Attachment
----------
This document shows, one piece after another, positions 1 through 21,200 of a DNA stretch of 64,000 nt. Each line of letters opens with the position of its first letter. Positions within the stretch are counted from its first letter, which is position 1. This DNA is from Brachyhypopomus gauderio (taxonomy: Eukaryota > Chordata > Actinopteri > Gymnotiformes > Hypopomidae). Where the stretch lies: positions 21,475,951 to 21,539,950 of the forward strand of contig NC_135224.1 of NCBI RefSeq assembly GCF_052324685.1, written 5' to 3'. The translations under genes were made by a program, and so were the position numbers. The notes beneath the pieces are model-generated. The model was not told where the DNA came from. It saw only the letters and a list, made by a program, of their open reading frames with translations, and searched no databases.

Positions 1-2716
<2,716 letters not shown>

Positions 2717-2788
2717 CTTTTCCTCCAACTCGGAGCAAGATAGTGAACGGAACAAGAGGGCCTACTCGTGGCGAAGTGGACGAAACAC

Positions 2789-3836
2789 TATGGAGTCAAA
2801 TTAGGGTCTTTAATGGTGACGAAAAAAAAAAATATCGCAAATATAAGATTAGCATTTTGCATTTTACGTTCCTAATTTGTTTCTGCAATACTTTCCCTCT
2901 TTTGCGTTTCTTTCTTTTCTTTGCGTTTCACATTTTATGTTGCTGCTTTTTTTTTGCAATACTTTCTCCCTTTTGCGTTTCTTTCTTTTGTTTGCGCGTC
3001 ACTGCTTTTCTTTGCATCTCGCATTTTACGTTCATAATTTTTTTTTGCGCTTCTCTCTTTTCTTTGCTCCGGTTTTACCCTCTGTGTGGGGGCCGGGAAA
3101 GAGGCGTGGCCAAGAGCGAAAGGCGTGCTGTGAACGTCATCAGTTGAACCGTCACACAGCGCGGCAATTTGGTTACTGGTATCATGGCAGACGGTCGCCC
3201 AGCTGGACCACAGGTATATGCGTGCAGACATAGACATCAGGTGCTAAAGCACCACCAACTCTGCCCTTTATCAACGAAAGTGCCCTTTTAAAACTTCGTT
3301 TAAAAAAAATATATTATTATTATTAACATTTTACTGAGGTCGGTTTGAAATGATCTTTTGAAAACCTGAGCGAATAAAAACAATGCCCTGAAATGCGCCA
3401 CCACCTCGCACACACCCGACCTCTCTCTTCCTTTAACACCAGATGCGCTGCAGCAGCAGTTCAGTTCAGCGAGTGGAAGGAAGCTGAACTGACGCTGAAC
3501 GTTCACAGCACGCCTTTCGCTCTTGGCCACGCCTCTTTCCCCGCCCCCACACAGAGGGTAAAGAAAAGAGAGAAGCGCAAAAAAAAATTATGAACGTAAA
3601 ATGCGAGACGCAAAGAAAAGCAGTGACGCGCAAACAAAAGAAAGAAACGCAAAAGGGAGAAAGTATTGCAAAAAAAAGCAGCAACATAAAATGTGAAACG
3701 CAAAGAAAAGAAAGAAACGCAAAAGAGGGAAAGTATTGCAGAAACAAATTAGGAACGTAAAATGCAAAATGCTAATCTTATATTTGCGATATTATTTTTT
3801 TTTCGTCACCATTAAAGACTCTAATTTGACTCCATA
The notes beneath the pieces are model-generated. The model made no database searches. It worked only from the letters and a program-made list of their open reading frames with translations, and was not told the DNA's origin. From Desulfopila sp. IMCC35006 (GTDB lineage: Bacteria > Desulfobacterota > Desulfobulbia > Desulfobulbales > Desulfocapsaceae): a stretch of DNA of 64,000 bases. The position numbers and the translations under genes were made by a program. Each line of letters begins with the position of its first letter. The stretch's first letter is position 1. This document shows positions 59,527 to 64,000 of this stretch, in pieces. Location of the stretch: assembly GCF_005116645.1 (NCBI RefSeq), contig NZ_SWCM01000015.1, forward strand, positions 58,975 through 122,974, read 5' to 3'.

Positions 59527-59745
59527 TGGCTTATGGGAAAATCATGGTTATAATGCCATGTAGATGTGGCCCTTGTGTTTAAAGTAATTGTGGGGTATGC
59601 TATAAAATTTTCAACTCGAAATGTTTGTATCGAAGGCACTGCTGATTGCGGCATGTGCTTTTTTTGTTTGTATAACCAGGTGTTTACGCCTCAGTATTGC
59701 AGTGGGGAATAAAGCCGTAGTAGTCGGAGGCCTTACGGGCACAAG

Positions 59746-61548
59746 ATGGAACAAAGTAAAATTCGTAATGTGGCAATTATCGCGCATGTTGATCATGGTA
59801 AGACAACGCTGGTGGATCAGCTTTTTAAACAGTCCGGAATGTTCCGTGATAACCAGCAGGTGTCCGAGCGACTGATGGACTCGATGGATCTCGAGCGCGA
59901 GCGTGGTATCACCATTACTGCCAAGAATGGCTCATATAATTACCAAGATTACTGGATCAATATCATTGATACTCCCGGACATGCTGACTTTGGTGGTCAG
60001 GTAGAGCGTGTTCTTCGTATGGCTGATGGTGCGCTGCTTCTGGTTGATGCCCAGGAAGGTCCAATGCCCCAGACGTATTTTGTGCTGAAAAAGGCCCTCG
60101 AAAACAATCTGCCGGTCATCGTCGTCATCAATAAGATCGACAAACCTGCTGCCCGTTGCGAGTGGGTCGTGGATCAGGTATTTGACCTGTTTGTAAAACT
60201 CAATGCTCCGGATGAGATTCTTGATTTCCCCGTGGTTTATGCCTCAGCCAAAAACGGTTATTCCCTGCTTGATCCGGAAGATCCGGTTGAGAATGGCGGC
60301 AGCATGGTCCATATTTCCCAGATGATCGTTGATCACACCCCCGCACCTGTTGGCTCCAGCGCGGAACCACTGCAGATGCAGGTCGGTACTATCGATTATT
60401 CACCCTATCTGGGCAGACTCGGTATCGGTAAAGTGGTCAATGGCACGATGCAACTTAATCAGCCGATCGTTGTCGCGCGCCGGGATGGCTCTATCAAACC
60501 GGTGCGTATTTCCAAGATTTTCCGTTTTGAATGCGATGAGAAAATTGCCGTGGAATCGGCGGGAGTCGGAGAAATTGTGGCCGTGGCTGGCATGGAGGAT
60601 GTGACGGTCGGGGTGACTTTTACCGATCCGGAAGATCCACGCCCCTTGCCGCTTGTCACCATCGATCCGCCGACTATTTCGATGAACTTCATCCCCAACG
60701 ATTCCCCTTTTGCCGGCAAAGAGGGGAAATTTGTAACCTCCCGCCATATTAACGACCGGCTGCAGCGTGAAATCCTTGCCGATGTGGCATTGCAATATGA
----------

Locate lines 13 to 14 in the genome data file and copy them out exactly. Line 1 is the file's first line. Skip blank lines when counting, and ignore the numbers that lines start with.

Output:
3301 TAAAAAAAATATATTATTATTATTAACATTTTACTGAGGTCGGTTTGAAATGATCTTTTGAAAACCTGAGCGAATAAAAACAATGCCCTGAAATGCGCCA
3401 CCACCTCGCACACACCCGACCTCTCTCTTCCTTTAACACCAGATGCGCTGCAGCAGCAGTTCAGTTCAGCGAGTGGAAGGAAGCTGAACTGACGCTGAAC